Are You Likely or Apt to Read This?

Here are four words that are often confused: apt, likely, prone, liable. Their differences are a bit subtle, but they do mean different things, so you might want to write these in your notebook for future reference.

Apt: Means one is habitually inclined: A frog is apt to gobble up a fly if it gets too close.

Likely: Means one is inclined or tending toward something: She is likely to win (implying the odds are with her).

Prone: Means one is inclined but usually implies undesirable results:  He’s prone to tripping.

Liable: Means one is likely to suffer (always undesirable consequences): She’s liable to have accidents (implies probability).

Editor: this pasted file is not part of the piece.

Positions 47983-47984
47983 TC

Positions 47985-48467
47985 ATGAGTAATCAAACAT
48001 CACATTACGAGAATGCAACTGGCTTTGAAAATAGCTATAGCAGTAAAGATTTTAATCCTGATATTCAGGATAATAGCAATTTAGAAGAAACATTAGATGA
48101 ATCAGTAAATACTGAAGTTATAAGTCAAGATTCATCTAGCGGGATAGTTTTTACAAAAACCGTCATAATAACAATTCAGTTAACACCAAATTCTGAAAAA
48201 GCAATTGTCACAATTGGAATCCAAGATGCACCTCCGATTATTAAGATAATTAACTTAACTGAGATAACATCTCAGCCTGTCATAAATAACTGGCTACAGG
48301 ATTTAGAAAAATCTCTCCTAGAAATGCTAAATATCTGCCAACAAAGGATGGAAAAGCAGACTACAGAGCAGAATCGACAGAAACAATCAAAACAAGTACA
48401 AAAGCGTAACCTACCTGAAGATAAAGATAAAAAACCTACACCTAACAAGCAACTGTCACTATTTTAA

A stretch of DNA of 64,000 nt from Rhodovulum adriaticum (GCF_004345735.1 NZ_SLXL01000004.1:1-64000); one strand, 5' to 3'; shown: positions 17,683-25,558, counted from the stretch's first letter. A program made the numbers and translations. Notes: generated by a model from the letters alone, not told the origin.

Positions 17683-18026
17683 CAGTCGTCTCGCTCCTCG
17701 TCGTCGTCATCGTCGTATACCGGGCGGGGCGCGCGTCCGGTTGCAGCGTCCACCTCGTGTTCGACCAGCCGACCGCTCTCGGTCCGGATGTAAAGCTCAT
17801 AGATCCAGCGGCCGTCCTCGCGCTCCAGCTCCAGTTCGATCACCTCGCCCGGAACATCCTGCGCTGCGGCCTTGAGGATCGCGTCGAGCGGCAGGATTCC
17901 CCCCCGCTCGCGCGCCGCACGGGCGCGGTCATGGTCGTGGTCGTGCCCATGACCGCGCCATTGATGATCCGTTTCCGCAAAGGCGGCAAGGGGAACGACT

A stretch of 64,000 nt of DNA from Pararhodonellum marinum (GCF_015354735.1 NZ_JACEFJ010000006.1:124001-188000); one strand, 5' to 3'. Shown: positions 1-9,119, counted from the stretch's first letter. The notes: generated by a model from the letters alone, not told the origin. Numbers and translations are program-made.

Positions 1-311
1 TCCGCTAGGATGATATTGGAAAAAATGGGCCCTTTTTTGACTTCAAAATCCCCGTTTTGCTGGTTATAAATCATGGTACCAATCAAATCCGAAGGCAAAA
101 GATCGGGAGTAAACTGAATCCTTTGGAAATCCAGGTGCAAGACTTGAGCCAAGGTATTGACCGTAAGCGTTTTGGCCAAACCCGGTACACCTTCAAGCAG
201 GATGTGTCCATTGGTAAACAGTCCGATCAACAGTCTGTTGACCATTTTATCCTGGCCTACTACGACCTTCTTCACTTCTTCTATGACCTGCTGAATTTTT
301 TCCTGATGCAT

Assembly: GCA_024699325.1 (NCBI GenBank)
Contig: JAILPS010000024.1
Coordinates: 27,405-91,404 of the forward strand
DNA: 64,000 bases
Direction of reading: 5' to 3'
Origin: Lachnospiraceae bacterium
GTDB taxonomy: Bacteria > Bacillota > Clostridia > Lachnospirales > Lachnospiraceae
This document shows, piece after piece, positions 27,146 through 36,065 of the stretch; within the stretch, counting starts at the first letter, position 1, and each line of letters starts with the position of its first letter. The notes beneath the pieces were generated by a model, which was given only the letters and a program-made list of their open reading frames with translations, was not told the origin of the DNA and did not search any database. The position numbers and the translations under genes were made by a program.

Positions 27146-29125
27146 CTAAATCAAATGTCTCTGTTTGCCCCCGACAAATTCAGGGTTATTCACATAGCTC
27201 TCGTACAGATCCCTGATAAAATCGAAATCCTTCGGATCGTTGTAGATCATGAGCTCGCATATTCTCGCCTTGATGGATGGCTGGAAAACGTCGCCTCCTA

These words have no bearing on other meaning of these words, such as a likely story, he’s lying prone, she’s an apt pupil, not liable for the accident (legally responsible). Being a copyeditor, I’m apt to look for misuse of these words! And I’m likely to find some!

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  1. How may I receive your newsletter?- how often do you put them out?
    I enjoy the content of your edifying newletter. It was forwarded to me by another writer who found it and shared it with our group. Do you ever comment on poetry?
    Teresa Travis

    1. Hi Teresa, you can either subscribe to the posts by typing in your e-mail address in the box on the home page on the top right. Or you can click on the RSS feed to receive it that way. I don’t specifically discuss poetry, but many of the writing techniques mentioned on the blog can be applied to poetry construction.

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